On a technical level, “Upstream Color” is striking. Carruth didn’t just direct the film, he’s also credited as its cinematographer, provided its mesmerizing score, and co-edited with David Lowery (who directed the great, upcoming “Ain’t Them Bodies Saints”). The cohesive vision of the technical elements of “Upstream Color” are essential to its success. Every beat, every cut (the editing is stellar), every note of the score – it all comes together in ways that other filmmakers ignore. They’re more essential ingredients because of the elusive nature of Carruth’s plotting. There are major portions of the film where the score, the way it’s edited, and the beauty of Carruth’s remarkable eye for composition are the characters. They’re instruments in the symphony as much as the Kris, Jeff, or those damn pigs.

Upstream Color
Upstream Color
Photo credit: Cinedigm

As for performance, Seimetz goes through a wide range of emotion and character with less dialogue than most Supporting Actress nominees. I don’t think there’s a single word said for the last half-hour and yet this is a well-rounded, engaging performance. Carruth isn’t quite as memorable but I believe that’s intentional. This is Kris’s story. Carruth often shoots scenes between the two of them with more focus on Kris, never losing the sense that it’s her story. Although he’s never less than believable, proving he could be a charismatic performer in someone else’s work as well.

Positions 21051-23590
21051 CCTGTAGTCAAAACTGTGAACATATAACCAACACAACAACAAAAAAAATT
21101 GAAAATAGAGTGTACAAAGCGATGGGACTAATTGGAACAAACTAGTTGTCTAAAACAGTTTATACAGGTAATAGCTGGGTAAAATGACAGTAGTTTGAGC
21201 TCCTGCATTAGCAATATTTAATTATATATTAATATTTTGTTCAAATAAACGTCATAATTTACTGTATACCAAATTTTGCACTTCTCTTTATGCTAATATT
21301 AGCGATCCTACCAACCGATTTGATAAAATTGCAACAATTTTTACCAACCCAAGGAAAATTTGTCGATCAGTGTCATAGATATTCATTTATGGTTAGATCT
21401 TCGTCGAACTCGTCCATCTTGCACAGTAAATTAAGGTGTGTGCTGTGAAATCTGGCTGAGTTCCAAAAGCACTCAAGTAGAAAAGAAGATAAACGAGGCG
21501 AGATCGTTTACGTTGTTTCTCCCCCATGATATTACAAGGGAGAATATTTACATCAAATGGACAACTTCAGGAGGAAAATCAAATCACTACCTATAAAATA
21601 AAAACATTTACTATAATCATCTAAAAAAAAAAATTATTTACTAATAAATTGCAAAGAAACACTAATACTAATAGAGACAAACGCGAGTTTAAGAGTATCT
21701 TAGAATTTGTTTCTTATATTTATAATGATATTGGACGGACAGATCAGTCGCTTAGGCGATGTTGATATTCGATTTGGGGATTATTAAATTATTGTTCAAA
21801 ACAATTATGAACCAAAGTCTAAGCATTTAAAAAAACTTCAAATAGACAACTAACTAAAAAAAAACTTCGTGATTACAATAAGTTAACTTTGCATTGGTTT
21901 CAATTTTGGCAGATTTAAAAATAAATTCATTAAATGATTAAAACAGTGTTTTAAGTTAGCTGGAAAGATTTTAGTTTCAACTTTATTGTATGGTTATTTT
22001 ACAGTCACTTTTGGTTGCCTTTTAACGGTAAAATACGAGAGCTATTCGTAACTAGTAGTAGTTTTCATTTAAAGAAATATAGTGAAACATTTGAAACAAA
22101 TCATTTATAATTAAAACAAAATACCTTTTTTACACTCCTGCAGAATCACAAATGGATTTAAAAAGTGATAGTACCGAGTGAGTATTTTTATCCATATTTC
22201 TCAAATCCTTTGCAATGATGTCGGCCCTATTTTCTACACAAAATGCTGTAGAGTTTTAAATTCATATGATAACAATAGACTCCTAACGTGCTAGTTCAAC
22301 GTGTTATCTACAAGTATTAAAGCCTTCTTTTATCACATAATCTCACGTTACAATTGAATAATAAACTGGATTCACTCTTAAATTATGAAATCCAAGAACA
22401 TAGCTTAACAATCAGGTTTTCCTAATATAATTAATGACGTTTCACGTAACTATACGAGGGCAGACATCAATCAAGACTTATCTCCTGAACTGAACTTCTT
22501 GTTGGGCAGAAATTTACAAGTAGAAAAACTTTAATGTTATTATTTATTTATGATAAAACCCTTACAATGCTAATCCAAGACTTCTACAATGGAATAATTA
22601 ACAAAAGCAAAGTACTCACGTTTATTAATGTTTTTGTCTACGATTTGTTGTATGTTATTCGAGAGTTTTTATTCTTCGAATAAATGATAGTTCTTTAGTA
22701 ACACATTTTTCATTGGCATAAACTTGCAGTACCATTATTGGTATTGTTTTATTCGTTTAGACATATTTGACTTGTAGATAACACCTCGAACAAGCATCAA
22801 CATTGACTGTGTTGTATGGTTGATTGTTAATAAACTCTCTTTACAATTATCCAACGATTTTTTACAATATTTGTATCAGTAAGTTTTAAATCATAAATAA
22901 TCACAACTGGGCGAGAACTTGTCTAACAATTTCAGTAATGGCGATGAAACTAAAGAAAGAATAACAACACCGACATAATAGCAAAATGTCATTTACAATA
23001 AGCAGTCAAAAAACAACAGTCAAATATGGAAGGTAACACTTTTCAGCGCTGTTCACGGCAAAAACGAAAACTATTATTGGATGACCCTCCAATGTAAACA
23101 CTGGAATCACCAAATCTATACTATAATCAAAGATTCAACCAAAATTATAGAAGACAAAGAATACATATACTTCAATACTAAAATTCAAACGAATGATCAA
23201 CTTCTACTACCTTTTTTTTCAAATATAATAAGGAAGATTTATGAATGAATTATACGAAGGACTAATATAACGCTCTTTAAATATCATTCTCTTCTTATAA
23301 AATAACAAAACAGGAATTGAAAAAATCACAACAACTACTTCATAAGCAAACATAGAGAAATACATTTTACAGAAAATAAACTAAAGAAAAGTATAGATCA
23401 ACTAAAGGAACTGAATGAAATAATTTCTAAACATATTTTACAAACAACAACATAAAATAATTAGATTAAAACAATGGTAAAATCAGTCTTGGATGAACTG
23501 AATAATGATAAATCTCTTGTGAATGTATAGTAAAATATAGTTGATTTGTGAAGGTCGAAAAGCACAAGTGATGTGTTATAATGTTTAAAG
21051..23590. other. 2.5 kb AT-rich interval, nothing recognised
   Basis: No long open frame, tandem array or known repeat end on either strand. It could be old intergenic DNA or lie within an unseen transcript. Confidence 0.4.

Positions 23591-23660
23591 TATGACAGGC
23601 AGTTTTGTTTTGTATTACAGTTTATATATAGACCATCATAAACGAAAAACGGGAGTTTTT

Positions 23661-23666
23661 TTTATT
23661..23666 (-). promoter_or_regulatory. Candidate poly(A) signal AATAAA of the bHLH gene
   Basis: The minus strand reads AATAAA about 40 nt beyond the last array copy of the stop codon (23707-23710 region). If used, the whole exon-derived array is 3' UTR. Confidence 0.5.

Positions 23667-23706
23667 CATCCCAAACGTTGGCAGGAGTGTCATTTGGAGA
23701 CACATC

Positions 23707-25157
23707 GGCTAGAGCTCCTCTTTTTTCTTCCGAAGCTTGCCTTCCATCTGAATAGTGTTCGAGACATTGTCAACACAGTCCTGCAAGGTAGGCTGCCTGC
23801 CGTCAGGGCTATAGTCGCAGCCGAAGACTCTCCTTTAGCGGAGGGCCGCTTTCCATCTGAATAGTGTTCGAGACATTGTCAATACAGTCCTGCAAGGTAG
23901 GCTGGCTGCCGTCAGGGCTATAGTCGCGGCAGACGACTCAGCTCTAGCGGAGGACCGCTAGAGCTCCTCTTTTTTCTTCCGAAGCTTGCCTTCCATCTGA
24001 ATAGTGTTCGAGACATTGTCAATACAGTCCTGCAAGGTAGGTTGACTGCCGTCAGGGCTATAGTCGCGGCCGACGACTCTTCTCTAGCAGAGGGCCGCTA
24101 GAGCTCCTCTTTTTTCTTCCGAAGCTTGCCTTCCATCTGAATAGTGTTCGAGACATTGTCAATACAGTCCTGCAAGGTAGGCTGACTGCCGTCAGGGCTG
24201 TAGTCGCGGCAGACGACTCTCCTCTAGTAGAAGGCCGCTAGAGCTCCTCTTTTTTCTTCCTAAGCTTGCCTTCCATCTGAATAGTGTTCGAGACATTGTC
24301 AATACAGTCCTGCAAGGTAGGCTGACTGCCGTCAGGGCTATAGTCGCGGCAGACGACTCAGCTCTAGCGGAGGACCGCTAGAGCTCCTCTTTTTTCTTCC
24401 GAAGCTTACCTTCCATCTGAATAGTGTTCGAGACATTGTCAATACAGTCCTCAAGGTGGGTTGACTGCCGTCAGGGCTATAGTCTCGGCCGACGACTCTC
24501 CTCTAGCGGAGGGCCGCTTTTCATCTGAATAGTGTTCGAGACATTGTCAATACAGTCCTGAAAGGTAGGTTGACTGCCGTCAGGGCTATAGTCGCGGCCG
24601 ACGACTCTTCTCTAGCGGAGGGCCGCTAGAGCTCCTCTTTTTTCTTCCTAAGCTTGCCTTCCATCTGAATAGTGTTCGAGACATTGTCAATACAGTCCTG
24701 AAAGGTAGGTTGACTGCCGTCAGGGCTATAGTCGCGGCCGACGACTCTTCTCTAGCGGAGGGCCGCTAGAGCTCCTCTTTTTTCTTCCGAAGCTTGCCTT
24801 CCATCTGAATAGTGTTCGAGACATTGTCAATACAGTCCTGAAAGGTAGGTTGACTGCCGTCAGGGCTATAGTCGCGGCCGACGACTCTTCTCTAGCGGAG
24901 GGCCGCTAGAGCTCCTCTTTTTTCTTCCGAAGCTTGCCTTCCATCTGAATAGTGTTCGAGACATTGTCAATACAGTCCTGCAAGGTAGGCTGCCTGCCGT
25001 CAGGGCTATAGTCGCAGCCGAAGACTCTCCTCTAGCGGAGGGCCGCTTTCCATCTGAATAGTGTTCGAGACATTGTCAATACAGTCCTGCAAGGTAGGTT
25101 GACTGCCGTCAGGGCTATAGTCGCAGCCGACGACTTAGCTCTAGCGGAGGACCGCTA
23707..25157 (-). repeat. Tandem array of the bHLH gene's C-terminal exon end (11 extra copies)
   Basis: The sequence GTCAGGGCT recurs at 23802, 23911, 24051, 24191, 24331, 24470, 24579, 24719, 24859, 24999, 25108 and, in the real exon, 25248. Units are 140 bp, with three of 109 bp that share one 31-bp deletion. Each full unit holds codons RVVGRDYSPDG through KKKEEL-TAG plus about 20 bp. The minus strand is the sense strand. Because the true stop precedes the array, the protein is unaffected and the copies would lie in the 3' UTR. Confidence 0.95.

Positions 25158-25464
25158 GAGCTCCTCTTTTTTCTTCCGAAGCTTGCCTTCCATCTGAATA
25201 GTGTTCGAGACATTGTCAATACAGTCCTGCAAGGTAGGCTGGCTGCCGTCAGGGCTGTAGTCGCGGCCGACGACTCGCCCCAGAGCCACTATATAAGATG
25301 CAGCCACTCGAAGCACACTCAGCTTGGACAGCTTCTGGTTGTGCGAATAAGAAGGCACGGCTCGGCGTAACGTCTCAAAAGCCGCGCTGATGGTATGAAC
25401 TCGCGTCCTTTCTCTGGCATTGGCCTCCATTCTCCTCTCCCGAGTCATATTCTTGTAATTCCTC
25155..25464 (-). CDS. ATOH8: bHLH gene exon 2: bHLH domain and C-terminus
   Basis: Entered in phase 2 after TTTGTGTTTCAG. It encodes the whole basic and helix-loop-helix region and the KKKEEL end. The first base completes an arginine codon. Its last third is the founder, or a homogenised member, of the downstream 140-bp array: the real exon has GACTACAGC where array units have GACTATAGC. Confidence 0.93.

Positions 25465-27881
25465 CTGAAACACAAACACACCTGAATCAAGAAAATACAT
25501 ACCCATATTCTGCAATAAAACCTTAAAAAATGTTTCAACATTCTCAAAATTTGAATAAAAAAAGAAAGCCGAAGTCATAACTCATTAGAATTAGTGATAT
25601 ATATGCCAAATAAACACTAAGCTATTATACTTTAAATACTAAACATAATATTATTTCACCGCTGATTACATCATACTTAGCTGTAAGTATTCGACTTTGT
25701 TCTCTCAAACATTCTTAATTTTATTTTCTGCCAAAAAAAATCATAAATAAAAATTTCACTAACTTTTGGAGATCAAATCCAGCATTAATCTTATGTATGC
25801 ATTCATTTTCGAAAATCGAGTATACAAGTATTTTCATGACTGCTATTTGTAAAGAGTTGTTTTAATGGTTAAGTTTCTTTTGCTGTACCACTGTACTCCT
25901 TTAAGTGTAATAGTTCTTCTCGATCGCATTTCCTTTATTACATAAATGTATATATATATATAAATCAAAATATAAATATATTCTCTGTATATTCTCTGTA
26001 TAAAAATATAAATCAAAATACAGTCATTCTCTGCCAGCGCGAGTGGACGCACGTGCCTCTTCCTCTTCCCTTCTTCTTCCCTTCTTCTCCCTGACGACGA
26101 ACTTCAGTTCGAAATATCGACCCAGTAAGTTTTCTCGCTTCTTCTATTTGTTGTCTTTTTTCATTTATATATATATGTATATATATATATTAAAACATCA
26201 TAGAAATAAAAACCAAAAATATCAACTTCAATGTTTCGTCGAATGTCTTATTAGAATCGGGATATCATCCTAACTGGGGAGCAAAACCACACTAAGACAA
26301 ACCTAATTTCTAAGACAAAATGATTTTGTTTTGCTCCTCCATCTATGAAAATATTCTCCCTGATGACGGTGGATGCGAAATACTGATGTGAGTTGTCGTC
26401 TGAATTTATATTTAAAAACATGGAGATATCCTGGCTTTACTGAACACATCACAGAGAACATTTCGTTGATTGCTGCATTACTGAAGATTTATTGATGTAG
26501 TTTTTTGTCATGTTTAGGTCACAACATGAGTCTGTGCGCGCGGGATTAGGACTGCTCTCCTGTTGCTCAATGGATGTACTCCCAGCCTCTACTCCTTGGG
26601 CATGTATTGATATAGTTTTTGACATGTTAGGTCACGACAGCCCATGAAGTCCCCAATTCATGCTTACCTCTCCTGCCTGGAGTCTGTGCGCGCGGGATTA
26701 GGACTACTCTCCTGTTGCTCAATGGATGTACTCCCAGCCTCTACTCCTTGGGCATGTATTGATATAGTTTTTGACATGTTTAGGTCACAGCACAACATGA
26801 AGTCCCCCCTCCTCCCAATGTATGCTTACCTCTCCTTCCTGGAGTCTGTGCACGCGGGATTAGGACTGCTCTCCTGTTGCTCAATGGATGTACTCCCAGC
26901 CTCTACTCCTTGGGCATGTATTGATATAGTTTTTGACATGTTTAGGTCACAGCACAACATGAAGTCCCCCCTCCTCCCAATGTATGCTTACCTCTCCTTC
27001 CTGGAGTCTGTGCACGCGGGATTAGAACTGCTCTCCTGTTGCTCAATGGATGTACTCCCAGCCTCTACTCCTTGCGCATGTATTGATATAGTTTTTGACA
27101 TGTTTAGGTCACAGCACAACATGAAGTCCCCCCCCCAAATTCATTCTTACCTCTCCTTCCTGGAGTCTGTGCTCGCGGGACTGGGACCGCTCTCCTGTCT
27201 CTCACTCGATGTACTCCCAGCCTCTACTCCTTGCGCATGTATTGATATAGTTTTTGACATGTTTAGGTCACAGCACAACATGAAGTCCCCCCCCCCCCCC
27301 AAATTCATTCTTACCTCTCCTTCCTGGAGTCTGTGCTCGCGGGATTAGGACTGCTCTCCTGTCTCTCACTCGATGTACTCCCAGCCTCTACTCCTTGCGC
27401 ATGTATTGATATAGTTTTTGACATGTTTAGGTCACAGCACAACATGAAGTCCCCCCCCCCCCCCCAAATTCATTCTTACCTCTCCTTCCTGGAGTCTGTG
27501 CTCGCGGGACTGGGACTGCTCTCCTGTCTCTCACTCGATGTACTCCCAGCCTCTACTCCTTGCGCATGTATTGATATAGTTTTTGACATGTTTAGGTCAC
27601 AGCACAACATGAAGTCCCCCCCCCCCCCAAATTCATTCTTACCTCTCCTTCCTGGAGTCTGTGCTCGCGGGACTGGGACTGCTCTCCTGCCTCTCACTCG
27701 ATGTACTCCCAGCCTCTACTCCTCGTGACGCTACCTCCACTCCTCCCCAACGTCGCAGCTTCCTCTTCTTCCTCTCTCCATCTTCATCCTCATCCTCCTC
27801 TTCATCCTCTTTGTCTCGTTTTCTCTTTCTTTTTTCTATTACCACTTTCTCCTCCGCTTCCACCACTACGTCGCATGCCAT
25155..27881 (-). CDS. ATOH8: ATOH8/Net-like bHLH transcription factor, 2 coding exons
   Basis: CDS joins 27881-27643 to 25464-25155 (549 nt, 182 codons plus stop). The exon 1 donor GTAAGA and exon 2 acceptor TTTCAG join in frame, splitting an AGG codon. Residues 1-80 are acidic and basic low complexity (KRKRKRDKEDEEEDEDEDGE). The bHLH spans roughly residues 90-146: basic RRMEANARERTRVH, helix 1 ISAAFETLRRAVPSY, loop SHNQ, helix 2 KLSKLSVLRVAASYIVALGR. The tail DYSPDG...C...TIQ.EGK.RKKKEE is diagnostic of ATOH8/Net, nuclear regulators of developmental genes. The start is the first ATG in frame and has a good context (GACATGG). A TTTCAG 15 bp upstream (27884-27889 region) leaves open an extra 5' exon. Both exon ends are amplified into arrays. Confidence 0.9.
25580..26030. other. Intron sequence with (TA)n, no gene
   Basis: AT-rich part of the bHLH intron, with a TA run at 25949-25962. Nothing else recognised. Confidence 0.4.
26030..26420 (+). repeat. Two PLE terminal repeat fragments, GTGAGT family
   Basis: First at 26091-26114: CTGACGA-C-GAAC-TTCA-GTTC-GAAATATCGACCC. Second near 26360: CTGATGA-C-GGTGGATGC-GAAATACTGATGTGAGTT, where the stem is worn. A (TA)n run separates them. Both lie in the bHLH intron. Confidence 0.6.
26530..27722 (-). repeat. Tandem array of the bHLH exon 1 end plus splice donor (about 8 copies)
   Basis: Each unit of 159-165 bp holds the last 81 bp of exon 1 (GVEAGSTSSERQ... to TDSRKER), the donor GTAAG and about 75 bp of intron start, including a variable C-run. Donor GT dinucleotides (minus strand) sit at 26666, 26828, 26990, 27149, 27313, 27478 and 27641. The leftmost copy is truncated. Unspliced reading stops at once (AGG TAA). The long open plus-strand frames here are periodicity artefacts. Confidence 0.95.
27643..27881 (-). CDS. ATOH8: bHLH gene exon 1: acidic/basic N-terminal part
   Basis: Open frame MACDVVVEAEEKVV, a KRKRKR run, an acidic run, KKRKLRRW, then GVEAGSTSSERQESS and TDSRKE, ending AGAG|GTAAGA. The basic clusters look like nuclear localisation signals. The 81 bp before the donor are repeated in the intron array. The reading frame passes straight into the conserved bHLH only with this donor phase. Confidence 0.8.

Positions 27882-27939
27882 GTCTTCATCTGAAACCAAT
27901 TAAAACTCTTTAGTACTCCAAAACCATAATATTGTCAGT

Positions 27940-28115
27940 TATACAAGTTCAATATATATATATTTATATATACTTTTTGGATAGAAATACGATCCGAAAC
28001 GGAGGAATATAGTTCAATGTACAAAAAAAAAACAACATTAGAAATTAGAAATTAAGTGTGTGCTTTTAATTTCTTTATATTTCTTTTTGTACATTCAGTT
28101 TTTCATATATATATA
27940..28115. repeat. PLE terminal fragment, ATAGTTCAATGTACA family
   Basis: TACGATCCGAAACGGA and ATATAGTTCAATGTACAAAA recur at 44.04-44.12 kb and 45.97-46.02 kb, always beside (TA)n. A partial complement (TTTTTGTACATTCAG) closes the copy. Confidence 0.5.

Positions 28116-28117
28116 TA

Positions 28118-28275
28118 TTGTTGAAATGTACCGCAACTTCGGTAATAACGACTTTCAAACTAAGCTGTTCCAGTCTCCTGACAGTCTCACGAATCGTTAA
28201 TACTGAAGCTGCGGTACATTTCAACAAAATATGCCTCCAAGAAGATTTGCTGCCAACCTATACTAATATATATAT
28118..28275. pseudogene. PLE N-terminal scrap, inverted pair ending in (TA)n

It sounds clichéd but “Upstream Color” works not unlike the mind control of the grand manipulator of its plot in that it gets under your skin and works its way into your mind. I had a dream about the movie months after first seeing it. And it’s a work that I wasn’t even sure I liked while it was playing the first time (and realized that I loved the second time). It’s so elusive. It’s so bizarre. It’s so cold. It’s so strange. And yet, when it was over, my mind was flooded with strong imagery from it, themes worth discussing, and a strong desire to see it again. It can be frustrating even for a critic like this one willing to embrace films without traditional narratives (when it heads into a montage of sound effects in the middle act, I almost checked out) but it has a cumulative power that pushes against our understanding of what a movie needs to be. I wish more movies would do the same.

“Upstream Color” stars Amy Seimetz, Shane Carruth, Thiago Martins, and Andrew Sensenig. It was written and directed by Carruth. It opens in Chicago tomorrow, April 12, 2013. content director Brian Tallerico

Content Director

User Login

Free Giveaway Mailing


  • Importance of Being Earnest, The, Strawdog Theatre

    CHICAGO – Just in time for Pride Month, Strawdog Theatre Co. presents an updated staging of the Oscar Wilde classic, “The Importance of Being Earnest.” Strawdog policy … the tickets are FREE (donations encouraged), but you must put in a reservation by clicking EARNEST.

  • Prodigal Daughter, The

    CHICAGO – One of the open secrets of Chicago is its horrible racist past, which remains like an echo. Playwright Joshua Allen has been exploring this theme in his Grand Boulevard Trilogy – the last chapter talking place during the infamous 1919 race riots – in Raven Theatre’s “The Prodigal Daughter.” For tickets and info, click TPD.

Advertisement on Twitter

archive Top Ten Discussions